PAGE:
House sub-committee begins discussion on the issue of unpaid electricity billsNepal Electricity Authority says 25 factories need to be forced to disgorge an estimated Rs10 billion.
A sub-committee of the parliamentary Public Accounts Committee, formed to probe into the issue of monies owed to the Nepal Electricity Authority in unpaid utility bills by more than two dozen factories, began discussions and said an extensive investigation would be required.
Around 25 factories are being investigated for not paying their electricity bills since 2015. They need to be forced to disgorge an estimated Rs10 billion in outstanding bills, according to the Nepal Electricity Authority.
Nepali Congress lawmaker Minendra Rijal, who heads the sub-committee, said they started holding internal meetings and plan to summon officials from the electricity authority on Wednesday to get their explanation.
“This is a big and deep issue. It’s too early to comment because it needs extensive studies,” Rijal told the Post. The Public Accounts Committee has given the sub-committee a month to produce the report.
In May, a row between industrialists, who received regular power through trunk lines when the rest of the country was reeling under a severe power crisis, and Nepal Electricity Authority officials intensified after the power utility sent them a notice to clear outstanding dues amounting to Rs4.3 billion in line with its internal assessment.
The factories in question then moved the court against the authority’s billing, and accused the state-owned power utility of illegally charging them, apart from questioning the motive behind levying such huge amounts. The industrialists claimed that the supplier had billed even those factories that had not signed any agreement to buy power at a premium.
Subsequently, the Public Accounts Committee grilled the power utility’s Managing Director Kulman Ghising and other officials at the Energy Ministry. They said that a second assessment was being carried out to find out the actual amount owed by specific industries.
In its initial assessment, an internal committee of the Nepal Electricity Authority had erroneously put all the industries together and calculated the dues for one additional year, even before the billing by-laws, which classify a mechanism for billing for trunk and dedicated lines, had come into effect.
Electricity authority officials say the second assessment has nearly concluded, but they are not in a position to recommend action against the industries based on the report.
“Our study shows that out of the 84 factories that used power through trunk lines, 25 are yet to clear as much as Rs10 billion in unpaid bills which include penalties for late payment,” said Bhakta Bahadur Pun, a board member of the power utility.
“A large number of cases have been filed by the factories against the power utility, and they are under consideration by the courts. So the authority is not in a position to take action against them.”
Also, power utility officials say they are awaiting the conclusions of the parliamentary subpanel and other state mechanisms before making a move.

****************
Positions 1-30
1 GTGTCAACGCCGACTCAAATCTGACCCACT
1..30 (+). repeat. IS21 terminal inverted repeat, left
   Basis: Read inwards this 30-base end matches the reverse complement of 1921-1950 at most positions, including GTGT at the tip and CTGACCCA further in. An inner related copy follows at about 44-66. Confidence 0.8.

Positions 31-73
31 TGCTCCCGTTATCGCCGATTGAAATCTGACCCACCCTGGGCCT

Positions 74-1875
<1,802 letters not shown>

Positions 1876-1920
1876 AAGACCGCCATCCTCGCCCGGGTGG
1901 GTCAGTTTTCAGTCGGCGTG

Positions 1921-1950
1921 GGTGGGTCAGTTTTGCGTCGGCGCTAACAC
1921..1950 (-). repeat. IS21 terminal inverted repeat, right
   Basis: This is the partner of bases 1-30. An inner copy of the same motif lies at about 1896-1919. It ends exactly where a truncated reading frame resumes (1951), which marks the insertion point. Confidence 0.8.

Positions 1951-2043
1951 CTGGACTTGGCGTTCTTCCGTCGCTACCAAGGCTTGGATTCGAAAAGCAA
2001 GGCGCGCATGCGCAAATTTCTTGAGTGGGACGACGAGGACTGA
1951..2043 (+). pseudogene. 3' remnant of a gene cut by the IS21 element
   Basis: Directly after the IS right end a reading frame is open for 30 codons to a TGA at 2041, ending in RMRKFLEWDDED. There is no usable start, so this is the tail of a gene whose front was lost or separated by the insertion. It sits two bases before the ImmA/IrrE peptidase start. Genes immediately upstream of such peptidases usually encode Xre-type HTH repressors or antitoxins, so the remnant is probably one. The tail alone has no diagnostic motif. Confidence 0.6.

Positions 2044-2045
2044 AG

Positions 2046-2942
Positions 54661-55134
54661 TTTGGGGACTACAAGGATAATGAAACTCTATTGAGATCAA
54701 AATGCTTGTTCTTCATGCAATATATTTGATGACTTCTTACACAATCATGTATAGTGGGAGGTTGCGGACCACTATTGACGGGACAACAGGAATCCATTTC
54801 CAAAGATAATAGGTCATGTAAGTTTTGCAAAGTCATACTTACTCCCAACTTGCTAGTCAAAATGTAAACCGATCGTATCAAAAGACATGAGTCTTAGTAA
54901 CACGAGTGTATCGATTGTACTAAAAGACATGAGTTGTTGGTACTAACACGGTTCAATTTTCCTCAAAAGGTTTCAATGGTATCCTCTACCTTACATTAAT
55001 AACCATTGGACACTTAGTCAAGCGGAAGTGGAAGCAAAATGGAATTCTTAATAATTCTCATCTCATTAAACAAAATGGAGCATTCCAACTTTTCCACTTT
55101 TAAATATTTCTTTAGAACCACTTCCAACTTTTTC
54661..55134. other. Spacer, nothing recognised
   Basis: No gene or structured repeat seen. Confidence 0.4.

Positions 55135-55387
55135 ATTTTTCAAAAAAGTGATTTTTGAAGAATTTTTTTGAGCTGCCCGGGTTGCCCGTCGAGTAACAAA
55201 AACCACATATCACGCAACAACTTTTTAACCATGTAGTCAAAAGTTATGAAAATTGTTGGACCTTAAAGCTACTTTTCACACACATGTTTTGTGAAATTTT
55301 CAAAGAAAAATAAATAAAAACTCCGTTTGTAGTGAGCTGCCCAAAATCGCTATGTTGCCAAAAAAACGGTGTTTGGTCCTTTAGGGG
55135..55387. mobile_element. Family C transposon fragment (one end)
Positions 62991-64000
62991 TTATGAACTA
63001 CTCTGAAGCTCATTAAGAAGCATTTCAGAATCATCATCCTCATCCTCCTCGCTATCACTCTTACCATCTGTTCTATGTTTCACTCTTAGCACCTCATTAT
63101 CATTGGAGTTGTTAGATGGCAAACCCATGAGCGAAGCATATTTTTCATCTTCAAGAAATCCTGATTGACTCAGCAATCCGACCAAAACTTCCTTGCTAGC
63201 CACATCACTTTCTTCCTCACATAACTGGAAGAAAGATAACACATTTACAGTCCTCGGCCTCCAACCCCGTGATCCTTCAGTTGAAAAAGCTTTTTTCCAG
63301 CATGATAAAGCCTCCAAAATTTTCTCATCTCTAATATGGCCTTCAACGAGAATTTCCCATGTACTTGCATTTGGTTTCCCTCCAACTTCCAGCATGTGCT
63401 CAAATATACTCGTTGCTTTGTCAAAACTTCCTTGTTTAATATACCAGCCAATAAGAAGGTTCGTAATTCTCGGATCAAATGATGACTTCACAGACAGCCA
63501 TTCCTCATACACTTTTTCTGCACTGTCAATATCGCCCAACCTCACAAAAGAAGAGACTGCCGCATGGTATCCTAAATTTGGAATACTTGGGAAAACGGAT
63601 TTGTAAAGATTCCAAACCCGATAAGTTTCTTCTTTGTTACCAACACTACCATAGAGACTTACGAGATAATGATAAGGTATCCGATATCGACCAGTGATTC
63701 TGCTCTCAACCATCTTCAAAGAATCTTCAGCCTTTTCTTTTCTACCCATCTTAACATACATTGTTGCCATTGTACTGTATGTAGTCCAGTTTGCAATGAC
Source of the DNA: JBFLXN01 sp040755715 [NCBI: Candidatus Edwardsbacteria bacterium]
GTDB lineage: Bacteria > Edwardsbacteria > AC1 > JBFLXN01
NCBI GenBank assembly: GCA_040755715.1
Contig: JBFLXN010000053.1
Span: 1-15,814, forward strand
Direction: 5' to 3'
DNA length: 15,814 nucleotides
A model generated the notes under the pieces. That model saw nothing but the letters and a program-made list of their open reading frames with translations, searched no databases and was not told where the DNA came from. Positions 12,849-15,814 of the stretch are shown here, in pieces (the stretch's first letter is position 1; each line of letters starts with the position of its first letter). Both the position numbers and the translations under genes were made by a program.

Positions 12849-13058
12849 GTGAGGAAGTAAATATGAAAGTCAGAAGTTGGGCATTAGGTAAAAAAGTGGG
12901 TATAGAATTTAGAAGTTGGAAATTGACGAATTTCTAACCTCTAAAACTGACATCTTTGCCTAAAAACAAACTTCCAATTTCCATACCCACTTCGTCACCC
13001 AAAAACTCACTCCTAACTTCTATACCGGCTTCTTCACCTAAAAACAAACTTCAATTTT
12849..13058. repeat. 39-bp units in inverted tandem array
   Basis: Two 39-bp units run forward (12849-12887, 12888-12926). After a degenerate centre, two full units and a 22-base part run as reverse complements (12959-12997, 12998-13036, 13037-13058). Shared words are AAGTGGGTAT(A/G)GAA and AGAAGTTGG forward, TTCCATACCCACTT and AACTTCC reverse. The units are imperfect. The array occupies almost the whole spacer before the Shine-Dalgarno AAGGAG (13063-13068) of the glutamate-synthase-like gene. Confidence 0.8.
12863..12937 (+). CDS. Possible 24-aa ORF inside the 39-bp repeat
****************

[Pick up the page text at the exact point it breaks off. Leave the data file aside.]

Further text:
“The electricity authority is in no position to act as there are technical issues in the calculation of the dues, and the issue is also being scrutinised by the Commission for the Investigation of Abuse of Authority, the court and the parliamentary committee,” said an anonymous board member of the utility.
In June 2015, a board meeting of the electricity authority had set premium charges for factories using electricity through dedicated feeders from August that year.
A separate meeting of the now-dissolved Electricity Tariff Fixation Commission had decided in January 2016 to set premium charges effective from July for factories using direct electricity from dedicated feeders and trunk lines.
As per the provisions of the billing by-laws, any industry that wishes to consume electricity from the trunk line for 20 or more hours like a dedicated feeder system will be liable to pay the charges applicable to dedicated feeder users. Such industries must get approval from the electricity authority board and cannot consume electricity for more hours than the outage schedule set by the authority for them.
"Any industry found to have used electricity for more than the permitted hours under the load-shedding schedule will be charged under the Electricity Theft Control Act 2002, and is liable to pay regular premium rates and compensation charges for unauthorised use of electricity," sate the by-laws.
Also, amid allegations of financial misappropriation against power utility chief Ghising, a complaint was filed at the anti-graft body seeking investigation against former officials of the Nepal Electricity Authority for colluding with industrialists to sell them power unilaterally while cutting power to the general public for long hours.
The applicant charged that the officials supplied electricity to industries while imposing 16 hours of load-shedding on the general public, and demanded a probe against former managing director Mukesh Kafle of the Nepal Electricity Authority, deputy director Sher Singh Bhat, chief of the Load Dispatch Centre Bhuwan Kumar Chettri and other officials.